Class action suit filed against Carter County and Sheriff John Henson

By Lesley Jenkins
Star staff

   A class action lawsuit has been filed against Carter County and Sheriff John Henson in the United States District Court at Greeneville.
   Michael Todd Davis and Donna Wells, named as plaintiffs in the suit, are acting as individuals and on behalf of other inmates at the Carter County Detention Center, according to the suit filed by Johnson City attorney Scott Pratt.
   According to the complaint, the plaintiffs allege that conditions in the detention center "fall beneath the minimum standards for human decency, inflict cruel and needless punishment on all of the inmates, and create an environment that takes a tremendous toll on the inmates physical and emotional well-being."
   The defendants, Carter County and Henson, are accused of being responsible for the "unconstitutional conditions under which persons are confined in the Carter County Detention Center," the complaint reads.
   The complaint alleges that the detention center is, "inadequately staffed, inadequately maintained, improperly operated, and unsuited for the housing, care, and personal security of the inmates who reside there. The jail is dangerously overcrowded; there are leaks in the ceilings and roof; ventilation and lighting are inadequate; showers and toilets do not operate properly and expose inmates to raw sewage; there is mold an inch thick on some of the walls; medical care is grossly inadequate; inmates are improperly classified; food service is inadequate and unsanitary, and there are no facilities or opportunities for recreation or religious ceremonies."
   Some of the items listed in the suit include overcrowding at the jail. The jail's capacity is 91, and over the past three years, the inmate population has been over this capacity and even as high as 240 inmates, according to the suit.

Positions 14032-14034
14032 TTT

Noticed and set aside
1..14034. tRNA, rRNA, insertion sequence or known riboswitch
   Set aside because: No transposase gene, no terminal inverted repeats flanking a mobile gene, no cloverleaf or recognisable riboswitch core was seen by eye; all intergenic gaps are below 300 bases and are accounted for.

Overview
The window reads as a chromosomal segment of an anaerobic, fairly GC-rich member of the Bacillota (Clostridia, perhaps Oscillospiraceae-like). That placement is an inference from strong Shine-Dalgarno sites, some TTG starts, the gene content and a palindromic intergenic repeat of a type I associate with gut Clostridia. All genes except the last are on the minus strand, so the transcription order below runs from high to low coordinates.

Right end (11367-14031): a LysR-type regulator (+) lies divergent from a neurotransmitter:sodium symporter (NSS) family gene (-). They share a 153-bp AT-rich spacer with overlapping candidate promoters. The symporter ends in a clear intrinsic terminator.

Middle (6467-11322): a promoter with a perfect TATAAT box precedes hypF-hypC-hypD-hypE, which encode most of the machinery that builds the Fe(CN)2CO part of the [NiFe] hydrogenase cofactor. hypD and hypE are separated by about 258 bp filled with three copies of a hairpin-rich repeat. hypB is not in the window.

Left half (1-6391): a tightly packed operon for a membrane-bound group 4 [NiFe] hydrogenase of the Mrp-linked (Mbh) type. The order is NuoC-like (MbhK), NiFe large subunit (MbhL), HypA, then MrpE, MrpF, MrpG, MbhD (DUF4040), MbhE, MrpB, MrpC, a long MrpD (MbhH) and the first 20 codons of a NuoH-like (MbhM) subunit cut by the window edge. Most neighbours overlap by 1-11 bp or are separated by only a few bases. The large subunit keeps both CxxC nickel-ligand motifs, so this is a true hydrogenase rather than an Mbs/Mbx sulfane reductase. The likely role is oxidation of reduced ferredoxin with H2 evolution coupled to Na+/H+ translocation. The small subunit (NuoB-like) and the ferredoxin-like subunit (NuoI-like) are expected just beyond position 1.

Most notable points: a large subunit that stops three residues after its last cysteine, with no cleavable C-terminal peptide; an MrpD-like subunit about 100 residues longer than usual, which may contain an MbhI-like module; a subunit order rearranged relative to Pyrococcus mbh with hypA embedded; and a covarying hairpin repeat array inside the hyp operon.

According to documents provided to the Star on Monday, during Davis's eight month detainment at the jail from Feb. 2002 to Aug. 2003, the only places available to "sleep were either across a toilet, in a shower, or in a space in Cell Five that was directly beneath a leak in the roof." Davis alleges that he never spent one night on a bunk.
   Davis also alleges that he was assaulted by other inmates on several occasions and witnessed other assaults. He was afraid to report the attacks for fear they would worsen. Davis also reported witnessing illegal drug use, such as marijuana, cocaine, and morphine, on an almost daily basis.
   Wells contends that on Sept. 26, 2003, while she slept on the floor of the center's chapel, she was bitten by a brown recluse spider. She informed a guard of the bite, which had became swollen, painful and red. Wells claims a doctor did not see her until Oct. 1, despite repeated requests, when emergency medical technicians were called to transport Wells to Sycamore Shoals Hospital for treatment, according to the lawsuit. She was told to return the following day but was never returned for follow-up treatment.
   The allegations state that "Necrosis has caused a large hole in Ms. Wells' leg, and she will be left with a permanent scar. The lack of treatment exhibits a deliberate indifference to Ms. Wells' serious medical needs on the part of the Carter County Detention Center staff, and entitles her to damages for her pain, injury, and permanent scarring."
   The suit requests "that the court issue a declaratory judgment ... stating that the defendants' policies, practices, acts and omissions described in the complaint violate the plaintiffs' rights guaranteed to them by the First, Fourth, Sixth, Eighth, Ninth, and Fourteenth Amendments to the United States Constitution."
   Also requested is "that the plaintiffs who have suffered physical injuries also be awarded punitive damages."
   "This is a big lawsuit. It has been a long time coming. These conditions are way beyond what human beings should be doing to other human beings," said Pratt.
   Pratt has requested a jury decide the amount of punitive damages.
   County Mayor Dale Fair declined to comment because a copy of the suit had not been provided to him yet. Sheriff John Henson was not available for comment.